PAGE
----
While DaimlerChrysler and others build hydrogen-powered prototypes that use fuel cells, German automaker BMW has road tested an internal-combustion engine car that runs on hydrogen. In fact, in January 2000, BMW's hydrogen fleet logged 6,000 miles. BMW refuels them at the same Munich airport liquid hydrogen-refueling station where DaimlerChrysler refuels its fuel cell-powered A Class. BMW's 'CleanEnergy' 7-Series passenger cars are the product of a joint venture involving 13 partners, including the BMW Group, MAN AG, FMG, and the Bavarian state government. Used today to shuttle VIPs from the Munich airport, the automaker envisions liquid hydrogen taking the place of today's fuels.
In a push to make flying safer and more efficient, NASA
and the FAA opened the world's first full-scale virtual airport-control tower at
NASA's Ames Research Center (Moffett Field, CA). The facility will test, under
realistic airport conditions, ways to solve air and ground traffic problems at
commercial airports. "We can simulate any airport in the world," says Nancy
Dorighi, NASA FutureFlight Central facility manager. Up to 12 air-traffic
controllers in the tower cab are in direct communication through a simulated
radio and phone system with pilots and ramp controllers at stations on the first
floor. The facility promises to help airlines cut passenger delays by
fine-tuning airport hub operations, gate management, and ramp-movement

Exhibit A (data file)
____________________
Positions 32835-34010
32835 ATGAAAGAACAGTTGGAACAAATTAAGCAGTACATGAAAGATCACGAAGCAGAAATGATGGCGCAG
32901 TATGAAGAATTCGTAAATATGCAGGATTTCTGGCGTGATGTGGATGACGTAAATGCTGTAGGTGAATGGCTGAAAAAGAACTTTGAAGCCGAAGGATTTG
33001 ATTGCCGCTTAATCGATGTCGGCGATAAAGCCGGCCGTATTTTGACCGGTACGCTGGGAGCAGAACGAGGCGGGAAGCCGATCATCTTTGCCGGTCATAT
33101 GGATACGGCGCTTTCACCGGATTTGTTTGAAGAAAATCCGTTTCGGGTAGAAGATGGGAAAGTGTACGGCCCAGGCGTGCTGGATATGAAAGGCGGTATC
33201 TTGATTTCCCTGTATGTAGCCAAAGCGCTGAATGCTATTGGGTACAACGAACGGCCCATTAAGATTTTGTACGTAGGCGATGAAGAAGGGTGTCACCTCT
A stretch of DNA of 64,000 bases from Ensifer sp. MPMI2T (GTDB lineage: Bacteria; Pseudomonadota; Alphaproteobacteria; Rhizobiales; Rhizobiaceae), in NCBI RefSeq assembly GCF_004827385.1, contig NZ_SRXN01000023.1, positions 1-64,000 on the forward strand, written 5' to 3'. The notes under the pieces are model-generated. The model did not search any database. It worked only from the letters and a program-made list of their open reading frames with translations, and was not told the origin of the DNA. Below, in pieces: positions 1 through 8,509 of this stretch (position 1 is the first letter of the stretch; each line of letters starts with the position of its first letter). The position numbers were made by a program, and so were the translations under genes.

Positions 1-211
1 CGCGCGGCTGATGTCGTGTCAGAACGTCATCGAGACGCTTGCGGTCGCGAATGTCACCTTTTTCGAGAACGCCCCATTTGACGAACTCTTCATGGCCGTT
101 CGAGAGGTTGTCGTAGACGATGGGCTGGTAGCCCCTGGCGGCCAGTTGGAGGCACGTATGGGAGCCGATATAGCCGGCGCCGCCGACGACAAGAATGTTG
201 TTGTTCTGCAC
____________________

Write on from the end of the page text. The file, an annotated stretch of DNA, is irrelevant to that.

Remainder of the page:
procedures. It also enables air traffic controllers to become familiar with new
airport operations and technologies before construction is completed. Twelve
rear-projection video screens provide a seamless 3607 high-resolution view of
the airport or other scenes being depicted. The imaging system, powered by
supercomputers, provides a realistic view of weather conditions, environmental
and seasonal effects, and the movement of up to 200 active aircraft and ground
vehicles. Phone (650) 604-9000 or e-mail email@example.com .
How to keep a
Secrets can be difficult to protect today with
electronic communications and eavesdropping technologies. To make personal,
financial, and national security information safe, researchers at Los Alamos are
exploring quantum cryptography to encrypt and transmit information. Quantum
cryptography uses quantum physics theory to create what many believe are
unbreakable codes. Quantum theory explores interactions between electromagnetic
radiation and matter. It differs from classical physics theory in that energy at
the subatomic level is neither radiated nor absorbed continuously, but moves